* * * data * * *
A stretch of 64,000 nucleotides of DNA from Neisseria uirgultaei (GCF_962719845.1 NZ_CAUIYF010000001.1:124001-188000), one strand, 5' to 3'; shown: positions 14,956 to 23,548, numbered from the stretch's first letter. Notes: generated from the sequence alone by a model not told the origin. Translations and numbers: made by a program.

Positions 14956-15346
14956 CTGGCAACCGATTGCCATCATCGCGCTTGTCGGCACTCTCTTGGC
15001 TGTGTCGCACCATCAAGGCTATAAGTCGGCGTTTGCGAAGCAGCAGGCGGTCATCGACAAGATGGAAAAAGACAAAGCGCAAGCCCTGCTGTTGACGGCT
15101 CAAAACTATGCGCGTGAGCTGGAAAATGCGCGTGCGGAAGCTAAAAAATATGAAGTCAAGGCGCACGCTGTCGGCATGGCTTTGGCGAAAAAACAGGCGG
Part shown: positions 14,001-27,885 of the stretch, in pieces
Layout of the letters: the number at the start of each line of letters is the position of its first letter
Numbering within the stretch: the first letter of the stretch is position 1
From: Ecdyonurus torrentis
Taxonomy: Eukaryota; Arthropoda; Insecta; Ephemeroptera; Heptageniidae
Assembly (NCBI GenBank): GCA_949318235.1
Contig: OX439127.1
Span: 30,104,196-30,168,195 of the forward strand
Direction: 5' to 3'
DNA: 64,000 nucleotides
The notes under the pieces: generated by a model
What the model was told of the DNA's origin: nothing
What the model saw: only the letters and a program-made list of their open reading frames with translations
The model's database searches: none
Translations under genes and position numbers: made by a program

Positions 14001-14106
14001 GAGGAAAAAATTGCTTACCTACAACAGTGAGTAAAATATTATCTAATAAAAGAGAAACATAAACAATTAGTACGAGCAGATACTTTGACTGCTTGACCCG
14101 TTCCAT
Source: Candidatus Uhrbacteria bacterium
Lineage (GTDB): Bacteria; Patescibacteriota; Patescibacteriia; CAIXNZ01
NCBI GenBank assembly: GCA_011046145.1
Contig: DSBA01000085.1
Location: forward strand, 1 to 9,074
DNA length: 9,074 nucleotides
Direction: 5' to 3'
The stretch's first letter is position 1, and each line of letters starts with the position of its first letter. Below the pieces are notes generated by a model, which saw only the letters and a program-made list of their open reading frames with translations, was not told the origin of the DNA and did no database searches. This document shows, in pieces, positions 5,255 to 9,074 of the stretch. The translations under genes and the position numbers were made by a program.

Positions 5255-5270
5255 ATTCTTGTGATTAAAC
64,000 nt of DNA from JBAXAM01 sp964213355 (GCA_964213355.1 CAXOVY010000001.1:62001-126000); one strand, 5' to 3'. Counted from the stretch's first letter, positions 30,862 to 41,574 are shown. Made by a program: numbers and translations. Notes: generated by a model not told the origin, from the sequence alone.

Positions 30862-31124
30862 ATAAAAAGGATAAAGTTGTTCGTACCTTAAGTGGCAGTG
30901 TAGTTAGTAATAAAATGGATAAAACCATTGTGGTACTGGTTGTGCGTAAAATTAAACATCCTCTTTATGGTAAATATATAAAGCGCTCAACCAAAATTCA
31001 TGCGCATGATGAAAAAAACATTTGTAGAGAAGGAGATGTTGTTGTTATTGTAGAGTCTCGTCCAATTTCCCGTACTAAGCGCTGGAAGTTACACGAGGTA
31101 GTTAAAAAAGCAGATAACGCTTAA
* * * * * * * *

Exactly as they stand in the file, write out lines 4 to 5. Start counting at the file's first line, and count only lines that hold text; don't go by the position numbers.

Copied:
15001 TGTGTCGCACCATCAAGGCTATAAGTCGGCGTTTGCGAAGCAGCAGGCGGTCATCGACAAGATGGAAAAAGACAAAGCGCAAGCCCTGCTGTTGACGGCT
15101 CAAAACTATGCGCGTGAGCTGGAAAATGCGCGTGCGGAAGCTAAAAAATATGAAGTCAAGGCGCACGCTGTCGGCATGGCTTTGGCGAAAAAACAGGCGG